Only around one-fifth of the proximal tubule epithelial cells had detectable ACE2 and were therefore vulnerable to infection. So what made those cells so vulnerable to COVID-19 in diabetic kidney disease patients? To find out, the researchers looked at which biological processes ramp up in ACE2-expressing cells. To identify these pathways in the vast complexity of cellular circuitry, researchers used the HumanBase.io system developed by Troyanskaya’s group at the CCB. HumanBase uses machine learning to identify biological connections between genes and pinpoint functionally related groups of genes (called modules) in the context of specific tissues, cell types and diseases. “HumanBase is what made this analysis possible,” Troyanskaya says.
HumanBase identified several modules linked to ACE2 production in COVID-19 patients. Those modules were associated with processes related to a cell’s reaction to viral invasion, the activation of immune responses, and viral replication. Surprisingly, those same modules were also present in patients with diabetic kidney disease. “The cells in the diabetic kidney patients looked a lot like the cells in the COVID-19 patients,” says Sealfon, “with many genes upregulated that respond to or are engaged by viruses.”
The consequences are twofold: Diabetic kidney disease could make cells more vulnerable to the coronavirus, and diabetic kidney disease and COVID-19 may compound each other’s effects, potentially triggering a severe immune response that causes kidney damage.
The researchers also found that ACE2 levels were unaffected by drugs known as renin-angiotensin-aldosterone system inhibitors, which are commonly used to treat hypertension and diabetic kidney disease. These drugs modulate ACE or inhibit the pathway used by the protein. “At the beginning of the pandemic, there was a back-and-forth about whether patients should stop taking these ACE pathway modulators because they might increase the risk of infection,” Theesfeld says. “Now a few studies, including ours, show that they should keep taking their medicines.”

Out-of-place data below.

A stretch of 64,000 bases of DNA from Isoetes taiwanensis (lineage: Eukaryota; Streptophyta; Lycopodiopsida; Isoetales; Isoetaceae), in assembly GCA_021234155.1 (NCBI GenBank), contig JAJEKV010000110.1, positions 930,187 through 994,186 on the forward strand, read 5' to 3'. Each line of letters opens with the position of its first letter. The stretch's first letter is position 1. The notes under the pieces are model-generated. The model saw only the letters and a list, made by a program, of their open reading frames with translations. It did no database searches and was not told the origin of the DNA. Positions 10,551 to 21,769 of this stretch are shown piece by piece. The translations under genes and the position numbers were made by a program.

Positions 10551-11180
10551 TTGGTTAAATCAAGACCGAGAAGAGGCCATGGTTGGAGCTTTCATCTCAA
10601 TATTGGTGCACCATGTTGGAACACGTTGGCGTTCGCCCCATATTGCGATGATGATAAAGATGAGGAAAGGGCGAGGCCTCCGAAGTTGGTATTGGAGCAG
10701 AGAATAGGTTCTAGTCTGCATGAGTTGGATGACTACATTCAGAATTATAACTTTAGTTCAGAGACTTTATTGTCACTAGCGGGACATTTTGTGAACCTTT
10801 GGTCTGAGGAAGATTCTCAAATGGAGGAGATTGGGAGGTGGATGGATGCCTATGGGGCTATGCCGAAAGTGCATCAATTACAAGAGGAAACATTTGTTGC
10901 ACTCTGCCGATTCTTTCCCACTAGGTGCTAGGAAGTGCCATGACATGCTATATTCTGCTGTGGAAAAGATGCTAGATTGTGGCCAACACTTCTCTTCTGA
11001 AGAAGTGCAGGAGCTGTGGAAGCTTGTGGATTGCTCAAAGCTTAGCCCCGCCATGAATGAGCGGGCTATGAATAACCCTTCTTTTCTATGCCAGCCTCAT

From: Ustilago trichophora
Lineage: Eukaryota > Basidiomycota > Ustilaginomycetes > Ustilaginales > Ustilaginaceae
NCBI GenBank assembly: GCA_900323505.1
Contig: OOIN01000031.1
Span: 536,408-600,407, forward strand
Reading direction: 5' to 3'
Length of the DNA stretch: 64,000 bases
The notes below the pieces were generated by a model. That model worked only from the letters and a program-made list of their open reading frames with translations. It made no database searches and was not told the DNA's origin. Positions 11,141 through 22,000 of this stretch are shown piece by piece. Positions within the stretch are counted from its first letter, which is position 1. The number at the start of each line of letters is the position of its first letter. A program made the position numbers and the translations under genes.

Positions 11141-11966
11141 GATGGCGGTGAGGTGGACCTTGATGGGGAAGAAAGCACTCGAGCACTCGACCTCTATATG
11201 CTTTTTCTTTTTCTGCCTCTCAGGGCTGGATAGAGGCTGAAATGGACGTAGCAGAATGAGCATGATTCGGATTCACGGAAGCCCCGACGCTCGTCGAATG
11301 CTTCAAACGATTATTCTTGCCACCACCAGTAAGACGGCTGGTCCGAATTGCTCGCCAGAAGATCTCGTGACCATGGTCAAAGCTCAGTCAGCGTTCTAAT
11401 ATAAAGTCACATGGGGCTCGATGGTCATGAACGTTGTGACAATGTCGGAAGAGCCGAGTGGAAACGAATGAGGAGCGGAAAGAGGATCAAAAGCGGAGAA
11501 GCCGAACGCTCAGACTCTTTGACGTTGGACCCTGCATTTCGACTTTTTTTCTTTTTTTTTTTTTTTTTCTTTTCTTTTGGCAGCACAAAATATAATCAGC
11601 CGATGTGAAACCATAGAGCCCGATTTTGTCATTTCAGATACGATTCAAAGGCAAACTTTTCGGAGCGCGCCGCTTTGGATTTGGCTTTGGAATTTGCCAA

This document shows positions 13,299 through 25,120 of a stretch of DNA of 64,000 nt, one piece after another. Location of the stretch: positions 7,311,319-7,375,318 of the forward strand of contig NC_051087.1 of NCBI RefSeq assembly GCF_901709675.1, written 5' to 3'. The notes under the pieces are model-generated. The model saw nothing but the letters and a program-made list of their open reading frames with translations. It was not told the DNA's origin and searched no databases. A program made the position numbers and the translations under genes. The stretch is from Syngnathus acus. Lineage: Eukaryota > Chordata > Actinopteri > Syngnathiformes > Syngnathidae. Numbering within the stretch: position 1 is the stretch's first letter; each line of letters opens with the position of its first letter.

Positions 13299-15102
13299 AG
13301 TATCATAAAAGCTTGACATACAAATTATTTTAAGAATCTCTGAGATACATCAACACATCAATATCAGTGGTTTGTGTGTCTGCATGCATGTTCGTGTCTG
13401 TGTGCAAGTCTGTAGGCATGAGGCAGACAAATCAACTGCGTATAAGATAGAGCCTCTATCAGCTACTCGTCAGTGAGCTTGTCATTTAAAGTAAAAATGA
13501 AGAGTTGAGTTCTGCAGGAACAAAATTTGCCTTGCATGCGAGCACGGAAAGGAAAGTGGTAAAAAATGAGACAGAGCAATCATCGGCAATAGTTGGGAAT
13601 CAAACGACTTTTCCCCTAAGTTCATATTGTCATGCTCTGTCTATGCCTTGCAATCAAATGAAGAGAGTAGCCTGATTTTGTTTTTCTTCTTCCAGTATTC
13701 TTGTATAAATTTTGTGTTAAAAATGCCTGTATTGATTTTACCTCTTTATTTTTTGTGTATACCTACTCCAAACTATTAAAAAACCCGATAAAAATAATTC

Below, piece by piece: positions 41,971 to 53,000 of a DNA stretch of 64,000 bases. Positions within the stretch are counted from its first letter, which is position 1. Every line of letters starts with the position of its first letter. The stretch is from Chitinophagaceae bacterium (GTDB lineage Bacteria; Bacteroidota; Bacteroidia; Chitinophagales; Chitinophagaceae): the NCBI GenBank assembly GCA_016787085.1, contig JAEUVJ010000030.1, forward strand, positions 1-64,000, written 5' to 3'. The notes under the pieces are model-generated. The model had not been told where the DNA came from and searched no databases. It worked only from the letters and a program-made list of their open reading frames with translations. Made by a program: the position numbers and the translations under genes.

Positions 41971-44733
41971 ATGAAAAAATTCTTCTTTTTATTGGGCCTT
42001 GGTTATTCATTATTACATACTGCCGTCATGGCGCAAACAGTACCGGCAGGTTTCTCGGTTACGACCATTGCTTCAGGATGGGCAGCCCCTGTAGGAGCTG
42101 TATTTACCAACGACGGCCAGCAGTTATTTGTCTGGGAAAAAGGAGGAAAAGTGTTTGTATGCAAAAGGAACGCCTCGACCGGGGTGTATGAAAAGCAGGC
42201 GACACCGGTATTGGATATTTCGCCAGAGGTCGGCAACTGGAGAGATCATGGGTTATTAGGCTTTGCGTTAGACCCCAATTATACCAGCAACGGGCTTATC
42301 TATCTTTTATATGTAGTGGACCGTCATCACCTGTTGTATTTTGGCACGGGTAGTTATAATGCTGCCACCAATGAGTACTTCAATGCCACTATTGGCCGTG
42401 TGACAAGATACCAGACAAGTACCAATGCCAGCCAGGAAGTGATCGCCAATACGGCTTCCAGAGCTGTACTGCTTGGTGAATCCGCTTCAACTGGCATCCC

The results come with a major caveat, though. The study looked at the gene expression in kidney cells from patients with diabetes or COVID-19, but not both. More work is needed to confirm how the two illnesses behave in tandem. The researchers say that the next step is to look at kidney tissues affected by both diabetic kidney disease and COVID-19. Such a study could help identify whether specific therapies could reduce COVID-19 susceptibility and progression in diabetic kidney disease patients.
ABOUT THE FLATIRON INSTITUTE
The Flatiron Institute is the research division of the Simons Foundation. The institute’s mission is to advance scientific research through computational methods, including data analysis, modeling and simulation. The institute’s Center for Computational Biology develops new and innovative methods of examining data in the biological sciences whose scale and complexity have historically resisted analysis. The center’s mission is to develop modeling tools and theory for understanding biological processes and to create computational frameworks that will enable the analysis of the large, complex data sets being generated by new experimental technologies.